From Laboratory Research to a Clinical Trial: Copper Alloy Surfaces Kill Bacteria and Reduce Hospital-Acquired Infections.

Michels HT, Keevil CW, Salgado CD, Schmidt MG - HERD (2015)

Residual self-sanitizing test, where bacteria counts are measured before and after six alternate wet and dry wear cycles, and the surface is reinoculated with bacteria before each cycle (Anderson & Michels, 2008).
© Copyright Policy - open-access
Related In: Results  -  Collection

License 1 - License 2 - License 3
Show All Figures
getmorefigures.php?uid=PMC4561453&req=5

fig3-1937586715592650: Residual self-sanitizing test, where bacteria counts are measured before and after six alternate wet and dry wear cycles, and the surface is reinoculated with bacteria before each cycle (Anderson & Michels, 2008).
Mentions: In contrast, copper alloys hold EPA public health registrations, which permit stating that they kill the specific bacteria tested under three EPA-approved test protocols (Anderson & Michels, 2008). The six specific bacteria evaluated, which are all included in the EPA registration, are S. aureus, Enterobacter aerogenes, E. coli O157: H7, Pseudomonas aeruginosa, MRSA, and VRE. The first test protocol, efficacy as a sanitizer, measures efficacy after 2 hr, which is an arbitrary time. The second test protocol, residual self-sanitizing, which simulated wear, confirms that the surface retains efficacy after repeated dry and wet rubbing, as shown in Figure 3. It is more challenging than the first protocol, but basically reveals no weakness in copper alloys, which have been shown to retain efficacy after decades of use. Typical examples of copper alloys that have shown long-term efficacy are brass doorknobs and railings found in public buildings. The third and last test protocol, continuous reduction, is the most challenging. As can be seen in Table 1, a total of 252 EPA tests were conducted. A greater than 99.9% reduction (>99.9%) of bacteria was realized within 2 hr in all 84 tests conducted under the first protocol, efficacy as a sanitizer. Similarly, >99.9% reduction was also seen on all 84 tests conducted under the second protocol, residual self-sanitizing. In the third protocol, continuous reduction, the most challenging test, 72 of the 84 tests had a >99.9% reduction, while the other 12 attained reductions ranging from 99.3% to 99.9%. This tabulation of the results of tests conducted under EPA-approved Good Laboratory Practices (GLP) protocols illustrates strong efficacy and demonstrates the ability of copper alloys to kill bacteria under conditions designed to simulate the hospital environment. These regulatory tests establish credibility because they were conducted in an independent third-party laboratory, and the results are subjected to EPA evaluation. Furthermore, the second protocol, residual self-sanitizing, where the surface is rubbed by a cloth, and the third protocol, continuous reduction, in which the surface is repeatedly inoculated, are designed to simulate the conditions seen by environmental surfaces in hospitals. Finally, this regulatory approval is necessary for products to be made available to hospitals, which are needed in a translational science project to “carry science from the bench to the bedside.”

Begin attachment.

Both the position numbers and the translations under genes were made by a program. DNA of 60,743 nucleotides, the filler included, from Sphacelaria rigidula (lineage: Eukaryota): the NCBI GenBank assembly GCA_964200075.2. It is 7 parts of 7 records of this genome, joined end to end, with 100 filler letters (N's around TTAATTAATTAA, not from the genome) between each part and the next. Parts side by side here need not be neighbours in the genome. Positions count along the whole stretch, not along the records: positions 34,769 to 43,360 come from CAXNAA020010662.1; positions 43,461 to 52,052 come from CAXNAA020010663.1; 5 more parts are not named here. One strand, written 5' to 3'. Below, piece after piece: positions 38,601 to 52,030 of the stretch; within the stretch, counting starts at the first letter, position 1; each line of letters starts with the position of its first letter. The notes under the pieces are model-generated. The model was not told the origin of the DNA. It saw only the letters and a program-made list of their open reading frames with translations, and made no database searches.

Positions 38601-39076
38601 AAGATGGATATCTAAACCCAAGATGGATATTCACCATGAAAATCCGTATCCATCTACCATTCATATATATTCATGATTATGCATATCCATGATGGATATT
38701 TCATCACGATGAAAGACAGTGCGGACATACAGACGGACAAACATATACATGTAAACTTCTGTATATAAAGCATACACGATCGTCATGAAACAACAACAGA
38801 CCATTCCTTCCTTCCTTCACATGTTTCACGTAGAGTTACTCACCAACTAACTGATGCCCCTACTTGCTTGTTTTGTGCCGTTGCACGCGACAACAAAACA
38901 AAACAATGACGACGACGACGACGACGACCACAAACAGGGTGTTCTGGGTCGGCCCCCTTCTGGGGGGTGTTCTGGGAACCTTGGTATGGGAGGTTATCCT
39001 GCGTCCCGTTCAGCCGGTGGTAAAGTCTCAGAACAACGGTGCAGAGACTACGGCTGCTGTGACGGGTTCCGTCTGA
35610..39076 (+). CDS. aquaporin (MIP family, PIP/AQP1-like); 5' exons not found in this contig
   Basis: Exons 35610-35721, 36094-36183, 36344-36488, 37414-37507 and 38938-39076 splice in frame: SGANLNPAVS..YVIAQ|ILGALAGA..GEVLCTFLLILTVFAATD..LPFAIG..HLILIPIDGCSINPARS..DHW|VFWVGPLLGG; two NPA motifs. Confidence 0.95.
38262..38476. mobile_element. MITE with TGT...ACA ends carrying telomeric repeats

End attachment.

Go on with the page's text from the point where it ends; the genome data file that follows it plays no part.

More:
Bottom Line: This is a translational science article that discusses copper alloys as antimicrobial environmental surfaces.Greater than a 99.9% reduction in live bacteria was realized in laboratory tests.Thus, based on the presented information, the placement of copper alloy components, in the built environment, may have the potential to reduce not only hospital-acquired infections but also patient treatment costs.

View Article: PubMed Central - PubMed

Affiliation: Copper Development Association, New York, NY, USA harold.michels@copperalliance.us.

No MeSH data available.


Related in: MedlinePlus